Olympus Art Filters, Part 1

A Case Study: Tabletop

My other articles related to the Olympus OM-D System.

In the past I was often critical of the attention and exposure Olympus was giving in their more advanced cameras to trinkets like "art filters", "picture stories" and similar. I still am.

Not that I am against image filters per se — it is rather against treating them as equals: merging into camera's controls in a way obstructing and cluttering access to the more basic features.

Imagine a car maker, who puts a Call Home function between Park and Reverse stick positions, just because the car has an integrated phone system. Need I say more?

Besides, such filters are (usually, at least) applied to the image only after it has been converted to RGB, therefore they can be better used in postprocessing, where the user will have more control over the process and its results.

We could argue about making an exception for filters emulating film choice (but nothing more radical), with the results relatively dependable and predictable — but not for Early Morning Sunrays! Maybe, to simplify the workflow, in entry-level cameras, but not in models aimed at an advanced amateur! And, still, please don't put them between Park and Reverse (or in the same sequence as , Natural, and Monochrome).

Olympus made a move in the right direction in the E-M1, allowing for all Art Filters to be removed (with some effort) from the user interface, except for a dedicated position on the Mode Dial, used to make them accessible from a separate interface screen (which looks like brought over from a totally different camera). Sadly, in Mark I the first filter cannot be removed from the list; an obvious bug since day one.

A separate, front dial in Pen F is even better: filters are a feature orthogonal to exposure modes, therefore they should not be competing with those on an exclusive basis. How I set the exposure is a choice totally independent of the filter, if any, applied to the exposed image.

Some camera reviewers (no names, please) sing hymns about how great Olympus Art Filters are, so I wanted to check that out. Last time I looked at that was eight years ago, when in the E-620 review I wrote:

"This is the most useless feature I've ever seen on an Olympus camera. The effects are non-adjustable and quite crude, and advertising them as a feature differentiating the E-620 (plus some other Olympus models) from the competition just offends my intelligence."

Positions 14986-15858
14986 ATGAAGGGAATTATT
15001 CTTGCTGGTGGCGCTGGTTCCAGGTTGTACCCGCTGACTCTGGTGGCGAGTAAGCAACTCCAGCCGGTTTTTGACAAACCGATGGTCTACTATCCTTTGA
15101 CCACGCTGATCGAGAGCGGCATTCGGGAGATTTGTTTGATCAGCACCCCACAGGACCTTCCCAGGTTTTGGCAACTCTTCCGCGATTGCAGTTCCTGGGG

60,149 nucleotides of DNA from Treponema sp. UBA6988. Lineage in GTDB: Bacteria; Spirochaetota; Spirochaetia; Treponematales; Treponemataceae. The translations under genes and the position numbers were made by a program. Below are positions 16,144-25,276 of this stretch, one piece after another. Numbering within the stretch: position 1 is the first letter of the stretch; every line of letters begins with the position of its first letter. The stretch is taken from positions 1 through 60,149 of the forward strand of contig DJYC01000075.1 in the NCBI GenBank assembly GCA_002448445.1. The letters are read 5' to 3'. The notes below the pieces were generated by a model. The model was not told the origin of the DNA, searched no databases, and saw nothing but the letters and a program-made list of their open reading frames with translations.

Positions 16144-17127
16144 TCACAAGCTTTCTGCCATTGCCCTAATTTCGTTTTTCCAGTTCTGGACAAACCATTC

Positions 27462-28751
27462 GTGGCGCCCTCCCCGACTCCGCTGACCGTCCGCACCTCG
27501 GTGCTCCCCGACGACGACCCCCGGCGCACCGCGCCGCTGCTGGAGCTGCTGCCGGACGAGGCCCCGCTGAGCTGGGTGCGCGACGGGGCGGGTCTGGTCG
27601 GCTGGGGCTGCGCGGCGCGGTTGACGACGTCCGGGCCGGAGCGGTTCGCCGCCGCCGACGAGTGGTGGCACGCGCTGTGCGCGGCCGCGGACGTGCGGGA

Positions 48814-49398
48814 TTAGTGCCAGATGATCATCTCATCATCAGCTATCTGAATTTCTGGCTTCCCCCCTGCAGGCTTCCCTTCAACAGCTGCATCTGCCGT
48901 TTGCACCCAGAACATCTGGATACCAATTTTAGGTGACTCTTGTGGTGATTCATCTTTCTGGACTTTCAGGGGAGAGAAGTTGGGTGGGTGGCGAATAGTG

So, how did things change since then? I did have a pretext to check that out. For some reasons (too long a story to tell) I needed a series of screen wallpapers, all similar yet not identical, abstract, non-distracting, and, above all, quick to make.

The first idea was to take a few out-of-focus shots of a suitable tabletop scene, submitting the results to some image filters in postprocessing. Then I remembered the Olympus Art Filters and chose to merge both projects.

Without thinking much (or even getting up from my chair) I reached for the camera, turned the mode dial to Art Filters, turned Art Bracketing on, and took a picture of whatever was in front of me: my laptop and a shot of bourbon. Handheld, defocused all the way out.

Here is one of the fifteen images (Dramatic Tone) from this frame. It was postprocessed a bit in PSP X9 by adding some blur, in order to hide strong noise.

Clicking on the image shown brings up a larger version: 50% of the original size, or 2592 pixels across.

Remember to hit [F11] to enter full screen, and click the left mouse button to toggle between 1:1 and fit-to-screen display. [F11] works on all Windows browsers except Edge.

Olympus E-M1 Mk.II, MZD 12-40/2.8 at 25 mm
Program Exposure (-.3 EV): 1/50 s at F/2.8, ISO 6400, Auto WB

Encouraged by these first results, I was ready to do a full project, consisting of two parts: one without, and one with defocusing. The first part was aimed at learning more about the Olympus Art Filters, while the second — mostly at generating wallpapers I needed.

The Bourbon Project: In-Focus

For the real project I did the dishes in the dishwasher, so that the glass does not suffer from any drying streaks. I also used a tripod this time, to assure that both frames are shot from exactly the same position.

On the camera side, I've set ISO manually to 400 (the Art mode sets it to Auto) and exposure compensation — to -1 EV, as most of the frame is in deep shadows, not dark enough in the first trial shot.